Updated: Aug 6, 2019
Environmental and sustainability education means incorporating key sustainable development issues into teaching and learning; for example, climate change, disaster risk reduction, biodiversity, poverty reduction, and responsible consumption. The UN's Sustainable Development Goals break down the complexity of worldwide sustainability issues into a comprehensive framework of 17 specific objectives for the global community to achieve by 2030.
It also requires participatory teaching and learning methods that motivate and empower learners to change their behavior and take action for sustainable development. Education for sustainable development consequently promotes competencies like critical thinking, imagining future scenarios and making decisions in a collaborative way.
5 Pillars of Top-notch Sustainability Education
There is no ‘correct’ pedagogy for sustainability education, but there is a broad consensus that it requires a shift towards active, participatory, and experiential learning methods that engage the learner and make a real difference to their understanding, thinking and ability to act.
"Evironmental and sustainability education means incorporating key sustainable development issues into teaching and learning."
We've identified 5 key pillars of environmental and sustainability learning that cover a host of pedagogical approaches or tools that you might like to bring into the learning environment of your school, business or organization.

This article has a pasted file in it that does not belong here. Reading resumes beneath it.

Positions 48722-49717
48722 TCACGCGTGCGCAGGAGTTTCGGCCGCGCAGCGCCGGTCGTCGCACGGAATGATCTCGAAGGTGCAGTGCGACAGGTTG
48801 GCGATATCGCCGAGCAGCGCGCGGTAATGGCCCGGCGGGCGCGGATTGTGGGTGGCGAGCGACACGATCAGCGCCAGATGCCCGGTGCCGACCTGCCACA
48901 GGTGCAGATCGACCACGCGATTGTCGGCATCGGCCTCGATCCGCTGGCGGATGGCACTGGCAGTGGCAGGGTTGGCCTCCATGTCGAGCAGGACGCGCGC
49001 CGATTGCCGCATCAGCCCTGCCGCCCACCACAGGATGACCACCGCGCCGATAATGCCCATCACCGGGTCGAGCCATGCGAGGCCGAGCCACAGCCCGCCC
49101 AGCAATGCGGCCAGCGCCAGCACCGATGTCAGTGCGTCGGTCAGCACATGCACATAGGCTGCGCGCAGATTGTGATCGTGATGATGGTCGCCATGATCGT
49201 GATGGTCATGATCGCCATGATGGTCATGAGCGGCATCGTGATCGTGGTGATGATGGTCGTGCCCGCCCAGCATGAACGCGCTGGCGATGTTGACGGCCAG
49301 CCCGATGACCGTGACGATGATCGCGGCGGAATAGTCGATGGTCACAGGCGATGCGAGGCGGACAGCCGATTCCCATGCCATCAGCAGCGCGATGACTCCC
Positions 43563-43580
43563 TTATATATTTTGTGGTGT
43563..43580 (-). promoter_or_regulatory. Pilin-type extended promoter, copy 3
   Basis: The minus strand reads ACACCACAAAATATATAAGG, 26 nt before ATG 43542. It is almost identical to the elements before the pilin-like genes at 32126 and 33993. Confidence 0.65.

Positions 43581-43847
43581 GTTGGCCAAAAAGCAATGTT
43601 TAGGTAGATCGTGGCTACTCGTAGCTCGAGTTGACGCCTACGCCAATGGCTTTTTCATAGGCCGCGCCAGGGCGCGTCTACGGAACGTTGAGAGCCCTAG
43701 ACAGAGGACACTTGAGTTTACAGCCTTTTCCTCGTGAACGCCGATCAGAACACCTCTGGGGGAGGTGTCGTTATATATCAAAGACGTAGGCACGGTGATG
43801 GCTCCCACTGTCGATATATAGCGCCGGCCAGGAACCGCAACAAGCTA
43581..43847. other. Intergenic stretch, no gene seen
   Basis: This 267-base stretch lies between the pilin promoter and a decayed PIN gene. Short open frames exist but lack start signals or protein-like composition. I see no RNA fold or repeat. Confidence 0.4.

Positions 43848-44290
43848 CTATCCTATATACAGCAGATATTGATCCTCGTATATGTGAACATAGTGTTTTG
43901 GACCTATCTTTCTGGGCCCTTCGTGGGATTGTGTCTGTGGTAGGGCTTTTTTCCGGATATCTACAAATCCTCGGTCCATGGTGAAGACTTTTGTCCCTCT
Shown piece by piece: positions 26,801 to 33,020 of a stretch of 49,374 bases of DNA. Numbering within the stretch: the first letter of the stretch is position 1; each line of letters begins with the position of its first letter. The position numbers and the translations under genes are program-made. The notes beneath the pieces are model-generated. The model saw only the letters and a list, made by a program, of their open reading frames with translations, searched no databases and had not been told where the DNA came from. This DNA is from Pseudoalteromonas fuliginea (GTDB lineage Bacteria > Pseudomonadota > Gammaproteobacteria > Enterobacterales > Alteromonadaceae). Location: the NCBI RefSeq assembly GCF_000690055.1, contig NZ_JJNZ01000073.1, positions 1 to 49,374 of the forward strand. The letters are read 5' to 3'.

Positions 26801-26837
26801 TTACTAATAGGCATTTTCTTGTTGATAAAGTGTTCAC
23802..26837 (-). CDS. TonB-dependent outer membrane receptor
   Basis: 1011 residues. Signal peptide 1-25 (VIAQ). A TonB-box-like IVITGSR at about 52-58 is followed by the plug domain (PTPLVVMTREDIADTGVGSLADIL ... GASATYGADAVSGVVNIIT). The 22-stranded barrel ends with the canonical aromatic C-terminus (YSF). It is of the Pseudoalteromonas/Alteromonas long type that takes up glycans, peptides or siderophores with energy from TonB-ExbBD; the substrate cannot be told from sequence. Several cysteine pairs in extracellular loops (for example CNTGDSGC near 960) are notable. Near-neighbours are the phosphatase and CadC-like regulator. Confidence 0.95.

1. Critical reflection – including the more traditional lecture, but also newer approaches such as reflexive accounts, learning journals, and discussion groups.
2. Systems thinking and analysis – the use of real-world case studies and critical incidents, systems analysis, project-based learning, stimulus activities, and the use of the education institute or organization as a learning resource.
3. Participatory learning – with emphasis on group or student-led learning, developing dialogue, experiential learning, action research/learning to act, and developing case studies with local community groups and businesses.
We recommend gaining a better understanding of the sustainability issues facing your local community through a community mapping exercise to inform collective action to maximize impact.
4. Thinking creatively for future scenarios – by using role play, real-world inquiry, envisioning future scenarios, problem-based learning, and developing new local to global sustainability solutions.
5. Collaborative learning – including contributions from guest speakers, work-based learning, interdisciplinary/ multidisciplinary working, and collaborative learning and co-inquiry.
At Outdoortopia, we subscribe to the Changemaker Model of Experiential Education, which we adapted to nurture what we call the Changemaker Mindset, building on the original work of Kolb (1984) that focuses on the experiential learning process.
In our view, achieving the Changemaker Mindset is the ultimate goal of education for sustainable development, as developing a new generation of informed and eco-literate young people with an empowered attitude towards creating change is vital to achieving a sustainable future in the 21st Century and beyond.
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